More particularly and first with reference to FIG. 2, a semiconductor wafer fragment or substrate is indicated generally by reference numeral 30. Only pertinent portions thereof are shown for clarity. Wafer 30 comprises an insulating region 32 having an electrically conductive pillar 34 extending downwardly therethrough. The intent is to make a lower storage capacitor plate which electrically connects with conductive pillar 34. An outer insulating layer 36 is provided atop layer 32 and conductive pillar 34. Example and preferred materials include SiO2, such as borophosphosilicate glass (BPSG), and Si3 N4. This layer is patterned and etched into to provide a depression or contact opening 38 therewithin having sidewalls 40 which are angled from vertical. Example and preferred angling is from 10° to 40° from vertical, with from 20° to 40° from vertical being most preferred.
One preferred technique for achieving the illustrated etch where layer 36 is composed of SiO2 comprises a dry anisotropic spacer etch, preferably plasma enhanced, utilizing reactant gases of CF4 and CHF3 provided to the wafer at a volumetric ratio of 1:1. Example conditions for a 6-liter etching reactor would be a temperature ranging from about 500° C. to about 700° C.; a pressure ranging from about 100 mTorr to about 200 mTorr; RF power provided at from 0 W-600 W to produce a magnetic field within the reactor of from 0-125 gauss; and equal gas flow rates of CF4 and CHF3 of 30 standard cubic centimeters per minute (sccm). Anisotropy in the etch is believed to be lost as temperature falls much below 500° C. during etching.
An alternate preferred process for producing the FIG. 2 illustrated angled sidewalls 40 would be facet sputter etching. Example conditions would be to maintain a pressure of 30 mTorr; RF power of 350 W to produce a magnetic field of 60.0 gauss; and an argon flow of 50 sccm. Subjecting a wafer to such conditions for 105 seconds will produce approximately 550 Angstroms of depth in the etch.
The above described spacer etching will typically produce from 10° to 30° angling from vertical. The facet etching will typically produce from 20° to 40° angling from vertical. The perfectly straight, and therefore constant angling as shown in the figures is an ideal. More typically, the bottom and top corners of the depression 38 would be rounded and sidewalls 40 not exactly constantly angled between the upper surface of layer 36 and layer 32.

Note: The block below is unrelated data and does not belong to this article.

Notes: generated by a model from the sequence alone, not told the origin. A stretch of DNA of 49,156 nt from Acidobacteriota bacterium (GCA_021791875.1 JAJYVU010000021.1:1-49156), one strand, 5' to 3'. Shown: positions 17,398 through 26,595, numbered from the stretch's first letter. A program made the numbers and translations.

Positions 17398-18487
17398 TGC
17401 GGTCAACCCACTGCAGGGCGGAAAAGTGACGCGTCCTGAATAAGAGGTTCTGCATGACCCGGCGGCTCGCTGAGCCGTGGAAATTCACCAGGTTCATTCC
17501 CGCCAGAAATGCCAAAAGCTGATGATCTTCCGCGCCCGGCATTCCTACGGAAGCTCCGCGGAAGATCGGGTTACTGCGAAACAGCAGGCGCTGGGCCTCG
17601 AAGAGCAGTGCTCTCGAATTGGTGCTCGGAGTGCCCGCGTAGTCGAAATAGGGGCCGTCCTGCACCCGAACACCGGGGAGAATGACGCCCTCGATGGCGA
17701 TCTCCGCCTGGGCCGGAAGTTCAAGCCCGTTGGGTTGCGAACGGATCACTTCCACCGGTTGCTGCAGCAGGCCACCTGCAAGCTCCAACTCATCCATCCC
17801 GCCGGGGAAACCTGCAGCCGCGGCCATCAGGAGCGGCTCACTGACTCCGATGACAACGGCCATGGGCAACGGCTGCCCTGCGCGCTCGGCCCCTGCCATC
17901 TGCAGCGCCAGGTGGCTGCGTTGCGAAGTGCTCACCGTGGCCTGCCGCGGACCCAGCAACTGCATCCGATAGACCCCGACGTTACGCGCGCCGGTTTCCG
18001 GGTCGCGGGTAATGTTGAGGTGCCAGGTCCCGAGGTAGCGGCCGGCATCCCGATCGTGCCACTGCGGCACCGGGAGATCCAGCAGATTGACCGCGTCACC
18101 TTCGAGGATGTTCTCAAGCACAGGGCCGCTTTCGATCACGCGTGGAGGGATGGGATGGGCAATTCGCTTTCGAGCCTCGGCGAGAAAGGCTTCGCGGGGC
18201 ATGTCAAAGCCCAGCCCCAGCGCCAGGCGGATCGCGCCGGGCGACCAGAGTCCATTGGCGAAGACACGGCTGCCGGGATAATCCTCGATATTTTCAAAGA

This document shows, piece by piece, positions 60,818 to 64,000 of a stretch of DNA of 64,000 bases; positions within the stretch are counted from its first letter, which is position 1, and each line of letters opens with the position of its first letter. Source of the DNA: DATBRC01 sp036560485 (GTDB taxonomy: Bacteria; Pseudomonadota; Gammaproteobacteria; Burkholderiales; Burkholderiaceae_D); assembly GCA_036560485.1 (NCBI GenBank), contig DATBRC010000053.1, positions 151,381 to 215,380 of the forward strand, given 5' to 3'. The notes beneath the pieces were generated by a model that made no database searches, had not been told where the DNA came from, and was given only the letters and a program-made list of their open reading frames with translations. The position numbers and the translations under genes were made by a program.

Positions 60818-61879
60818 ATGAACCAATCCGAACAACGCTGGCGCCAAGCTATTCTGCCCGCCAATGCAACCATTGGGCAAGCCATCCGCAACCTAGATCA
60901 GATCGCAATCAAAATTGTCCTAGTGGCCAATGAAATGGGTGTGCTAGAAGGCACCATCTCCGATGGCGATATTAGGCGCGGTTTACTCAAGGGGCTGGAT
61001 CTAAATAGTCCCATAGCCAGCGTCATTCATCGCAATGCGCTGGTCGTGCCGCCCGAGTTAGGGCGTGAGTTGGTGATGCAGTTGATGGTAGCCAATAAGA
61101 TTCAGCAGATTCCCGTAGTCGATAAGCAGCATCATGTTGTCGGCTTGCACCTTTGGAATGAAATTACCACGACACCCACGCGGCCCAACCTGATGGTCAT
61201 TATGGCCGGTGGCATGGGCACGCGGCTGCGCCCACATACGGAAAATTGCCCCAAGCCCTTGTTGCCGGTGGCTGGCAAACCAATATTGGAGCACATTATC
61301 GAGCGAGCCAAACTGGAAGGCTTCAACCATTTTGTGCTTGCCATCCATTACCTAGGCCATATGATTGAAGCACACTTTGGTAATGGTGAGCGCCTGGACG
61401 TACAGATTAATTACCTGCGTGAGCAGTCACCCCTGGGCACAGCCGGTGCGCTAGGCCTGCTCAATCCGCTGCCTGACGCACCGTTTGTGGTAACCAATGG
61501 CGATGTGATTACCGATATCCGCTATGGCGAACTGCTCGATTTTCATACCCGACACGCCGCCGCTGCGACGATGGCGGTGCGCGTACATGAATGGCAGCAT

Referring to FIG. 3, a conformal layer 41 of hemispherical grain polysilicon is provided within depression 38 and over angled sidewalls 40. Such is provided to a thickness which less than completely fills depression 38. An example preferred thickness for layer 41 is 500 Angstroms, where the maximum outer width of depression 38 is about 4000 Angstroms. An example technique for providing such a layer of hemispherical grain polysilicon would include an initial amorphous silicon deposition at 550° C. using He diluted SiH4 (20%) at 1.0 Torr. This would be followed by an anneal step at 1×10-7 Torr to 1×10-8 Torr at 580° C. to 650° C. for from 1 minute to 10 minutes to transform the amorphous silicon into HSG polysilicon. An anneal could also be conducted in an O2 atmosphere, or using a low concentration of another oxidizer, such as N2 O. Such can be utilized during HSG growth to further maximize surface area. Such conditions will most preferably create local areas on the surface of the hemispherical grain polysilicon that are oxygen rich (i.e., SiOx) which further maximizes roughness. These areas will etch considerably faster than adjacent polysilicon during a subsequent HF dip dedicated to remove such SiO2. The surrounding regions thereby result in a pitted surface and correspondingly increased capacitance.
Hemispherical grain polysilicon layer 41 is thereafter ion implanted with a conductivity enhancing impurity. Ion implantation is preferably conducted at a comparatively low energy dose of from 10 keV-20 keV using light ions to avoid excessive damage to the hemispherical grain layer 40. The ions should also preferably have a high diffusion coefficient to enable a more uniform redistribution of the dopant. Example dopant atoms include phosphorous and As. An example using phosphorus would be a voltage of 15 keV to provide an average implant depth of 239 Angstroms, and a standard implant deviation of 113 Angstroms. An example using As ions would be at 20 keV to provide an average implant depth of 194 Angstroms, having an implant standard deviation of 68 Angstroms. Preferred implant doses would be in the range of 5×1015 -5×1016 ions/cm2.